Cardinals’ 2015 season a rare achievement in Valley sports
Dec 27, 2015, 7:34 PM | Updated: Dec 29, 2015, 9:09 am
(AP Photo/Ross D. Franklin)
GLENDALE, Ariz. — Cardinals coach Bruce Arians will tell you that Sunday’s 38-8 whipping of the Green Bay Packers was just a step. By securing a bye in the first round of the NFL playoffs, Arizona has accomplished nothing more than putting itself in position to achieve its greater goals.
That’s true, but let’s take a moment to acknowledge how rare this 2015 Cardinals season is in Valley sports lore.
Regardless of what happens on Sunday against the Seattle Seahawks in the season finale, Arizona will finish with one of the NFL’s top two records. If the Cardinals lose and New England wins, Arizona would be tied for No. 2 with the Patriots. If the Cardinals win, they’d own the No. 2 spot alone, and if Carolina also loses, Arizona would be tied for the best record in the NFL at 14-2.
The last time this franchise finished No. 1 or No. 2 overall in the NFL was in 1948 when it played in its second straight NFL championship game — when it called Chicago home.
In the Valley’s major pro sports history, only three teams have ever finished with the first or second best record in their league. The Suns did it in the 1992-93; 2004-05; and 2006-07 seasons.
“To be 14-2 would be awesome,” quarterback Carson Palmer said. “It’s a phenomenal record; it’s a phenomenal achievement.
“Just knowing we have a playoff game here and hopefully more is a huge advantage for us.”
|Year||Team||Overall finish||Playoff finish|
|1992-93||Suns||1st||Lost NBA Finals|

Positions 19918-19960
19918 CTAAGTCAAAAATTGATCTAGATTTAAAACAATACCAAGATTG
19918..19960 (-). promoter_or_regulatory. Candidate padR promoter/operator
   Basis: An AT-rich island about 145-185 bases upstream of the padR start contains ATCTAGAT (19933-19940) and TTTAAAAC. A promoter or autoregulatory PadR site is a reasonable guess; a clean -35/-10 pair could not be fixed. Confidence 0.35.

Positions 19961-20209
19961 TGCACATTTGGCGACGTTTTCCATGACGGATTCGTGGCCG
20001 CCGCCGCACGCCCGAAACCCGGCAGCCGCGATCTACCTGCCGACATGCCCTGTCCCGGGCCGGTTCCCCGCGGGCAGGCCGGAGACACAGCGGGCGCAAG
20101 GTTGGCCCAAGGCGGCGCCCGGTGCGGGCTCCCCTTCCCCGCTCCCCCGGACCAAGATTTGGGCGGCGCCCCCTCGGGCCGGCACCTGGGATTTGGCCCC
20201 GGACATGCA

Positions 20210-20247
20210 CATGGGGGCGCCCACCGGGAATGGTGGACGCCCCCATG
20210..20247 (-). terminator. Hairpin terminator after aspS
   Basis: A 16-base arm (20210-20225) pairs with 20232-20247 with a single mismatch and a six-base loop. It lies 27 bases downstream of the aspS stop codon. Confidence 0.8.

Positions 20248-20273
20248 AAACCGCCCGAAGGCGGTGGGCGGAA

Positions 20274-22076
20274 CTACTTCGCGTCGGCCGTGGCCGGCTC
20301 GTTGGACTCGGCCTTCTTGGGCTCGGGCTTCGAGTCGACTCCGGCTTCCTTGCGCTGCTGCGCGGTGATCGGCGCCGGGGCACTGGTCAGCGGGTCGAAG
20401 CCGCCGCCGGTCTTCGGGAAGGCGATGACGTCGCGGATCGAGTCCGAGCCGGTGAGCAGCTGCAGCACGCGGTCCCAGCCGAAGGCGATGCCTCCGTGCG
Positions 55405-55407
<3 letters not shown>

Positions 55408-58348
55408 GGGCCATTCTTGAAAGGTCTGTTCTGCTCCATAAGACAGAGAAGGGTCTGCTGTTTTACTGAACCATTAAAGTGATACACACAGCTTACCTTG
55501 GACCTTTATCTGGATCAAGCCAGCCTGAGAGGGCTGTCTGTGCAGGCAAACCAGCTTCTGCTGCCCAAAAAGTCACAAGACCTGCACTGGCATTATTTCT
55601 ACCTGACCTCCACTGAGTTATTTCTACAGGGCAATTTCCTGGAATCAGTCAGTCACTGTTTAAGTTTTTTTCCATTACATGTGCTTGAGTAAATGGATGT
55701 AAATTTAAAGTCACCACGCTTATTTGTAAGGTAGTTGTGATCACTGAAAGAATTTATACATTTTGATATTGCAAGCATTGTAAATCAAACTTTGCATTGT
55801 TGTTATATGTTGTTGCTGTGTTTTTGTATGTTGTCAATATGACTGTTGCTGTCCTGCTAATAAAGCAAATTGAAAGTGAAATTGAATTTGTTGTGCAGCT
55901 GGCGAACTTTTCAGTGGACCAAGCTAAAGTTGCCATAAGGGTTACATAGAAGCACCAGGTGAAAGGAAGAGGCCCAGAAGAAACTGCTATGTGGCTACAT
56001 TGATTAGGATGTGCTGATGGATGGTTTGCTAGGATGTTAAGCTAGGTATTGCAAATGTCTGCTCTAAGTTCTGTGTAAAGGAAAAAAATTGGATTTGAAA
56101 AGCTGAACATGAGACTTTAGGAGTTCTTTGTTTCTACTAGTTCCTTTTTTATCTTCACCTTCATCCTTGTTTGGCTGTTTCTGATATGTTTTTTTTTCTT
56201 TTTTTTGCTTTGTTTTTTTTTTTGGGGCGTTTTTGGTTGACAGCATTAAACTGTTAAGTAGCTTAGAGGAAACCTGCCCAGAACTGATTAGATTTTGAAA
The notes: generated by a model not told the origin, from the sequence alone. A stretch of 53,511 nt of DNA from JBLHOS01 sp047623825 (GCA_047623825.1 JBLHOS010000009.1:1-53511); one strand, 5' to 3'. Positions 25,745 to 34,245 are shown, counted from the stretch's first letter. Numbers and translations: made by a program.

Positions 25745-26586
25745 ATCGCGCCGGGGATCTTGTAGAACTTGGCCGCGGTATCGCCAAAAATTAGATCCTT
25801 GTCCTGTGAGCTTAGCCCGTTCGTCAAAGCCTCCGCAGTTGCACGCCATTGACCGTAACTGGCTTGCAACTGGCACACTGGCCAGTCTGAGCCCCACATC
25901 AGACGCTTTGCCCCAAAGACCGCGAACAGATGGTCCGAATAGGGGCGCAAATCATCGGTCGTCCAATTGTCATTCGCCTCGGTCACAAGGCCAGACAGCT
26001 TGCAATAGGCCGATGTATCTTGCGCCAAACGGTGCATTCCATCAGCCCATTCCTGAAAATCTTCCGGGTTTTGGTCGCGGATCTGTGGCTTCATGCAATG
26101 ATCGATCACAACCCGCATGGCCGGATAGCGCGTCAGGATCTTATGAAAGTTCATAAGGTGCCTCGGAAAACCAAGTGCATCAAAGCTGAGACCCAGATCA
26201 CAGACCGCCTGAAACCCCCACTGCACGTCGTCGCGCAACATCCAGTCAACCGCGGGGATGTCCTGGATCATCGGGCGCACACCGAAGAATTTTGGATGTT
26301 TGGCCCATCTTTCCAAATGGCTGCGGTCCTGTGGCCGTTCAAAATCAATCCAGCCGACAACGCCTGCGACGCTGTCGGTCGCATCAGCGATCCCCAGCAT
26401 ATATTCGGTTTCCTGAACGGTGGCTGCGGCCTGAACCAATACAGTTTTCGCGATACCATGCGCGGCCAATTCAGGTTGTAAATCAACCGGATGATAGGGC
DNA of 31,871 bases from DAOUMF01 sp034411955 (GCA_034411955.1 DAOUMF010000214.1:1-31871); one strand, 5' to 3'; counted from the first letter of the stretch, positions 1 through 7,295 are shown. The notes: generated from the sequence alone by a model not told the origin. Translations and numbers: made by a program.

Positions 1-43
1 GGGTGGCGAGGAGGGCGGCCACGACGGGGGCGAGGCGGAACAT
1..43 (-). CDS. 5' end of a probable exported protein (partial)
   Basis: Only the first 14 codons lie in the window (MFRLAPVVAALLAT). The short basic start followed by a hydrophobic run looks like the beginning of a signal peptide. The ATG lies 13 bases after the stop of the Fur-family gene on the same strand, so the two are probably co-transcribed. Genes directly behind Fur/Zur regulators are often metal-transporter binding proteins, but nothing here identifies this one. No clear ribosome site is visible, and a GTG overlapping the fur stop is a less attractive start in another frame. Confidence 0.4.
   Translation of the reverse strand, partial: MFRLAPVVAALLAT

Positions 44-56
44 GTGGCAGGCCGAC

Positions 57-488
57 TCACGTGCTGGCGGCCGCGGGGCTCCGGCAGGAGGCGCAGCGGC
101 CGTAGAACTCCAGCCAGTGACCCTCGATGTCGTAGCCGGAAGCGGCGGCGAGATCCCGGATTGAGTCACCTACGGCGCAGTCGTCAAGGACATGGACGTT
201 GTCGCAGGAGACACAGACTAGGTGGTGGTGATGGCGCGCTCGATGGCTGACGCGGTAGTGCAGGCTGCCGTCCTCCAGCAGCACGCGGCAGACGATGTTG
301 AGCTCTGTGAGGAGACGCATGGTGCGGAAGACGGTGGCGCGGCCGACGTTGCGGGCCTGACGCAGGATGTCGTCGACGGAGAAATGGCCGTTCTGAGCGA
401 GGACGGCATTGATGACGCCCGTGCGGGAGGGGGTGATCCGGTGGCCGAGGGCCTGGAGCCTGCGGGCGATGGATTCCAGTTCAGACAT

|2004-05||Suns||1st||Lost WC Finals|
|2006-07||Suns||2nd||Lost WC semifinals|
|2015||Cardinals||1st or 2nd||—|
The Cardinals thought the stars were aligning for them last season when they opened the year 9-1 and had a chance to play all of their playoff games, including the Super Bowl, at University of Phoenix Stadium. A rash of injuries, most notably Palmer’s torn ACL, derailed those hopes, but Arians said the message this season was never about what might have been; it was about what the Cardinals didn’t do to make what might have been actually happen.
“We tightened up and didn’t play very well,” Arians said. “Even without our quarterbacks we didn’t play well enough to win in the playoffs.”
Arians believes this year’s team is better because it has learned from last year’s mistakes.
“We’ve learned how to win those games this year and it should continue into the playoffs,” he said.
That quiet confidence was apparent in most of the Cardinals who spoke after Sunday’s game. In Arians’ case, it was because he was hoarse after yelling so much during the game; in Palmer’s case, that’s just who he is, but there was still a noticeable absence of celebration in the locker room and at the podium for postgame interviews.
“You don’t get rings for byes,” Arians reminded everyone. “You don’t even get T-shirts and hats.”
The Cardinals want the entire gift package, so the focus remains the same, even if the state of the team is a whole lot more encouraging than it was last season heading into the playoffs.
“It’s all about when you click at the right time and your team is hot going into the playoffs,” cornerback Jerraud Powers said. “Even though last year, mentally and verbally, we could speak on what we wanted to do, if you watched us play toward the end of the year, you could see us breaking down a little bit with guys just beat up, hurt, fatigued and all that.
“I think you can see another juice of guys just trying to reach that (playoff) level. You have to take it to another level once you get there. I think guys have realized that and know what it takes.”